I met Matt Crandell, ACP CEO, years ago at a trade show touting Linux, as I recall, to a Microsoft crowd. He and his team had developed a thin client technology (“dumb” terminals connected to a server) that brought 1970s and 80s era corporate computing into the modern age. He had good relations with Wonderware but I’ve noticed increasingly strong partnership with Rockwell Automation. This exit was probably the best he could hope for. Congratulations to Matt and the team for a good run and a good exit.
The press release gives us Rockwell’s justification, “This acquisition supports the Rockwell Automation growth strategy to help customers increase global competitiveness through The Connected Enterprise – a vision that connects information across the plant floor to the rest of the enterprise. It is accelerated by the Industrial Internet of Things and advances in technologies, such as data analytics, remote monitoring, and mobility.”
“Today’s plant engineers turn to our technology innovation and domain expertise to help improve their manufacturing quality and reliability while increasing productivity,” said Frank Kulaszewicz, senior vice president of Architecture and Software, Rockwell Automation. “With ACP’s industry-leading products now in our portfolio, we can provide new capabilities for workers as the manufacturing environment becomes more digital and connected.”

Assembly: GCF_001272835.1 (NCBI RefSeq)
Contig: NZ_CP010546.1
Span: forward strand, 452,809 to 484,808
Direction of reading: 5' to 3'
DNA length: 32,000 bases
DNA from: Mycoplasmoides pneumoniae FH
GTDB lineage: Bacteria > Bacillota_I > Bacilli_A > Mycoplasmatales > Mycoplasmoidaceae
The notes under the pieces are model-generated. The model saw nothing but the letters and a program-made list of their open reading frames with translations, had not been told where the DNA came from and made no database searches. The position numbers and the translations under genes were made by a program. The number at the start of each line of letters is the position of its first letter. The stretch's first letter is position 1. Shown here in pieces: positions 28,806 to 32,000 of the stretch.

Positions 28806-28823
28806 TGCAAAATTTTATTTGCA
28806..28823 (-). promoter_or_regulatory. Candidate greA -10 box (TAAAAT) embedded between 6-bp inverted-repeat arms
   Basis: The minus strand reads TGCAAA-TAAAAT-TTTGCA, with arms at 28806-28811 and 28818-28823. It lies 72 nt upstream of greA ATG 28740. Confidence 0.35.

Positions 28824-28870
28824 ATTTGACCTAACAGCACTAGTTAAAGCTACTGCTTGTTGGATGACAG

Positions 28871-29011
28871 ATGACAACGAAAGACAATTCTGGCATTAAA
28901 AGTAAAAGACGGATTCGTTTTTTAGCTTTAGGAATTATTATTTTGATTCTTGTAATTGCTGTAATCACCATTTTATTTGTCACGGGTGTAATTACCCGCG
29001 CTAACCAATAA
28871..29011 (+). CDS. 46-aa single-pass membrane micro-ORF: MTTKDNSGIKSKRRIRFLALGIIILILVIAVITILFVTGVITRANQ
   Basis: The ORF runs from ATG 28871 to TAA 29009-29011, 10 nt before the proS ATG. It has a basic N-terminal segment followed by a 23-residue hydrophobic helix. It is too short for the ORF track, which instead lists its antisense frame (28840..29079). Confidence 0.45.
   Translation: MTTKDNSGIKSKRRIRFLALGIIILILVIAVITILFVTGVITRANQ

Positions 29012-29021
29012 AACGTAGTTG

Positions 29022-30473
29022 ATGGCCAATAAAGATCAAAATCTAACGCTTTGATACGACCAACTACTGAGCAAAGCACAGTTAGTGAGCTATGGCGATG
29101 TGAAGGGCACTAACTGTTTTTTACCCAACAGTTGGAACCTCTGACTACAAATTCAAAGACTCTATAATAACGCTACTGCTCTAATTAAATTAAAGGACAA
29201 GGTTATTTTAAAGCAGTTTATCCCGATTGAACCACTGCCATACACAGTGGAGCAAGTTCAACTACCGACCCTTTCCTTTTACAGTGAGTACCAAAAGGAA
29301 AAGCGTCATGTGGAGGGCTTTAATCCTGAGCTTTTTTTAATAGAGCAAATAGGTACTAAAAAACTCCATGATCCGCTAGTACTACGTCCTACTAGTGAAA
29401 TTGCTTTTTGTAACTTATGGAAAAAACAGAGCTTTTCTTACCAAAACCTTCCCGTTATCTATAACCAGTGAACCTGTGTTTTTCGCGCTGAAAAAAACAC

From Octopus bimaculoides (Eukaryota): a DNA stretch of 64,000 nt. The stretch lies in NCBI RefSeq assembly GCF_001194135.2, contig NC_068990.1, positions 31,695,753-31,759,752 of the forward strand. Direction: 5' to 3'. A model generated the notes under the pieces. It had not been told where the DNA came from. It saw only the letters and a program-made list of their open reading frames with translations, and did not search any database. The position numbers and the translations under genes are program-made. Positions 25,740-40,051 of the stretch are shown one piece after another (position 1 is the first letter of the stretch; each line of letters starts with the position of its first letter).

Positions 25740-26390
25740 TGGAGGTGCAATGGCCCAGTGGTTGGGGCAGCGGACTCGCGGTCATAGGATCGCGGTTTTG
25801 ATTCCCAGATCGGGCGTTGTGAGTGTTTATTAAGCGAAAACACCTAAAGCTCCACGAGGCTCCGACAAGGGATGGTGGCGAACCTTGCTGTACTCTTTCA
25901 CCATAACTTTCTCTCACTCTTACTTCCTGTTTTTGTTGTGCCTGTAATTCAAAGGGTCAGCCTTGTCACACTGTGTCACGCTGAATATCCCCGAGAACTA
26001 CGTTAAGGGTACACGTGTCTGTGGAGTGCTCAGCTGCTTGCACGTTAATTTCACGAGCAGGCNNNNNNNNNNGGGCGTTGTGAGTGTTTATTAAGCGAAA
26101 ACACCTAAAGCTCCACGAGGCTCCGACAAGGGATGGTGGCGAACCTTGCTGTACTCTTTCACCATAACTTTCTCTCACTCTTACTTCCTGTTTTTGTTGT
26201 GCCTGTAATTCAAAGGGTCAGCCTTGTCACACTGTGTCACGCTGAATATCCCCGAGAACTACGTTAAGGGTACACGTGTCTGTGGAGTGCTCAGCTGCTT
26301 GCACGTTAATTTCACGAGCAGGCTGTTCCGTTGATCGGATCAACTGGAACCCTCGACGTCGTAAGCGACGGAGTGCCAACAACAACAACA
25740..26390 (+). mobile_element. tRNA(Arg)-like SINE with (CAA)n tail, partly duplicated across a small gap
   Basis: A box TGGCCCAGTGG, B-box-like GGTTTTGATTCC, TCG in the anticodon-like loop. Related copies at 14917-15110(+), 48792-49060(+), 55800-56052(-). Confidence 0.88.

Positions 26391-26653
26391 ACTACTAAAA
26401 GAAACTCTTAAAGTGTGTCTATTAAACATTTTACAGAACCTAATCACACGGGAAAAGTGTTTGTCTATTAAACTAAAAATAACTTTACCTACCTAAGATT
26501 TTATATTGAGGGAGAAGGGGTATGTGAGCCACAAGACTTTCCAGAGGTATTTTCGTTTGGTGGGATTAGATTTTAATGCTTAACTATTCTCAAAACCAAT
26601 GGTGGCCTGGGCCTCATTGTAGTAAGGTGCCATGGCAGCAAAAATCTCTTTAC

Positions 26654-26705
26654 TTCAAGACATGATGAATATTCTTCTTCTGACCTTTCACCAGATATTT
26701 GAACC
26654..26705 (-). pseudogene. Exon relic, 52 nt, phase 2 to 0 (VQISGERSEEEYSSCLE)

ThinManager centralizes the management and visualization of content to every facet of a modern manufacturing operation, from the control room to the end user. It streamlines workflows and allows users to reduce hardware operation and maintenance costs. Relevance extends the ThinManager functionality through proprietary location-based technology, enabling users’ secure mobile access to content and applications from anywhere.
“We are a perfect addition to Rockwell Automation’s industrial automation offerings that aim to increase reliability, productivity and security as well as lower energy and maintenance costs while implementing sustainable technology for leading global manufacturers,” said Matt Crandell, CEO of ACP. “We are confident that our customers will quickly see the value from our two organizations working to address their needs together.”